My daily downloads are now at a level that is almost as much as what they were in total during the first 3 months, and so far I still haven’t seen them trending down so hopefully I will still be able to take them to another level.
Considering that I had no skills with iPhone development or Objective-C programming when I started with this project I must say that the results are currently far above what I expected. I had initially seen this as a way of getting a small steady income every month, nothing more than a supplement to what I was already earning from my day job. What I instead now have achieved is an income that far exceeds that, and who knows, if everything goes my way I might still even be able to increase it further.
So all in all, after a lot of long days, trying to push this game out to the general knowledge of the masses I must say that it has totally been worth it. Not only because of the fact that my sales are high right now, what is actually just as important to me is the fact that I feel proud of iAssociate. I feel that I’ve created a game that is actually really enjoyable, a game that almost anyone can enjoy.I’ve heard back from people everywhere between 12 and 76 years old, boys and girls, husbands and wives, and everyone seems to be having a good time playing iAssociate.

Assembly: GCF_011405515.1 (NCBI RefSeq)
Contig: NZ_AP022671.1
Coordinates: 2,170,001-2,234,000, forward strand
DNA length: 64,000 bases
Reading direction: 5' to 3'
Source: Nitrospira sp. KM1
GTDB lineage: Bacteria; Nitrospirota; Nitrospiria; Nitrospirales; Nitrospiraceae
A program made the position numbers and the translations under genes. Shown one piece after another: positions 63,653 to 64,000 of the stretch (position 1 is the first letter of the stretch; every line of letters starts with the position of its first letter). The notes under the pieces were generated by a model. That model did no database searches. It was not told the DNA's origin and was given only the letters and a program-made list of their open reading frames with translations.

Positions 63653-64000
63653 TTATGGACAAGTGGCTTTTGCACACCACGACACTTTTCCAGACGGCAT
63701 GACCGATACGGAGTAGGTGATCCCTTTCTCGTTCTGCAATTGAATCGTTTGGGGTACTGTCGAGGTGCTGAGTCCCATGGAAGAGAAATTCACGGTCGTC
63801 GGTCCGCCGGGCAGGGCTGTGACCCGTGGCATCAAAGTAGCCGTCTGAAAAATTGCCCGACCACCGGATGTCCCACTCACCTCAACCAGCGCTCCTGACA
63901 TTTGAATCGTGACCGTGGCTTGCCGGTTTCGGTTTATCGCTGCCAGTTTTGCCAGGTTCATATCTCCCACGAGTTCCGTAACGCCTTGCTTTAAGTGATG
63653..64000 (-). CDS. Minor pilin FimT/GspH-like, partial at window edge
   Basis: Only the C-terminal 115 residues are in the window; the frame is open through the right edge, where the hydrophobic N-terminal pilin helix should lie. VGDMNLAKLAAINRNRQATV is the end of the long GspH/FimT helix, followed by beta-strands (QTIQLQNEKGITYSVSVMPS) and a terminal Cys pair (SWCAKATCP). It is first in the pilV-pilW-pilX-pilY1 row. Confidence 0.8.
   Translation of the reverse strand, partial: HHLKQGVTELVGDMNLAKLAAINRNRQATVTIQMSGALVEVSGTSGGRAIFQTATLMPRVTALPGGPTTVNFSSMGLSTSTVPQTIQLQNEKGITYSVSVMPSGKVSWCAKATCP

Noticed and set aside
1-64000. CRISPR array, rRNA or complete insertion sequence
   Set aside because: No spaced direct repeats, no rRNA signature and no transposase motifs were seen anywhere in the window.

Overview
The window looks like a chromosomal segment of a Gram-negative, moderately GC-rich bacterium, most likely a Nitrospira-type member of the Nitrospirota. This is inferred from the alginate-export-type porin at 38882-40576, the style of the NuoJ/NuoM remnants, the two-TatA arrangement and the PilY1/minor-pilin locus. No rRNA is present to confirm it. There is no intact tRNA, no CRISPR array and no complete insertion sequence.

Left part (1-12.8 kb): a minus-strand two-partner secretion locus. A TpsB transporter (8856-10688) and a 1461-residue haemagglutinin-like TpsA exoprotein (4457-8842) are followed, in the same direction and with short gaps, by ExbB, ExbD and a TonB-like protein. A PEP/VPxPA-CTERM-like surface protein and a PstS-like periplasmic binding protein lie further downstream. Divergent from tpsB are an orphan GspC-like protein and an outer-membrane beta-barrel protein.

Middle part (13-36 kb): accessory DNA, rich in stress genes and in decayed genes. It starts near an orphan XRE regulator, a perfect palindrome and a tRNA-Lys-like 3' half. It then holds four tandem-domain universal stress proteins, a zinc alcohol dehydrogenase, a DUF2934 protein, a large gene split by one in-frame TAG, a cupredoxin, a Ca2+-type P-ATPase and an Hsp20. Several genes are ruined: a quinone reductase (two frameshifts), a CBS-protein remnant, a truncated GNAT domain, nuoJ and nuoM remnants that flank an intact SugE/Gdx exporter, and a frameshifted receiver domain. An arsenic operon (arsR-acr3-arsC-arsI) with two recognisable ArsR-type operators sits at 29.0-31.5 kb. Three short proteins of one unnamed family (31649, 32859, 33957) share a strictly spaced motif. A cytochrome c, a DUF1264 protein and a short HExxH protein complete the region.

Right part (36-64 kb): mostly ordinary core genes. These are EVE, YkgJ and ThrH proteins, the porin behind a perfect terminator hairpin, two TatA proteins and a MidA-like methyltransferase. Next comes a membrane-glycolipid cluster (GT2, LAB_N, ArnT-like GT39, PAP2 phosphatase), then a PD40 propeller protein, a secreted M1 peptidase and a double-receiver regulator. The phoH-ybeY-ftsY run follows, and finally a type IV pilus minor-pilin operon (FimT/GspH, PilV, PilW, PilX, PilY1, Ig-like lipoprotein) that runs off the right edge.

So, a big thanks to all of you out there who have purchased or downloaded my games! And especially to those of you who have sent me feedback, I really do appreciate any feedback I can get, good or bad, as I will try my best to keep improving this game. So keep the feedback coming, don’t hesitate in contacting me if you have anything that you’d want to suggest or ask!
P.S. If you wish to support me, please spread the word about iAssociate, let your friends know about it and ask them to try out Associate This to see if they like it. Any kind of support is greatly appreciated!
Update 17.11 – 2009 – I made it into the Top 100 Games list
The positive spiral continues, I’ve now managed to climb even further in the rankings, actually going as far as making it into the Top 100 list for free games! (As of writing this I’m 97th). Right now it’s looking like there is no end in sight for this climb, the only thing certain is that it’s an interesting ride!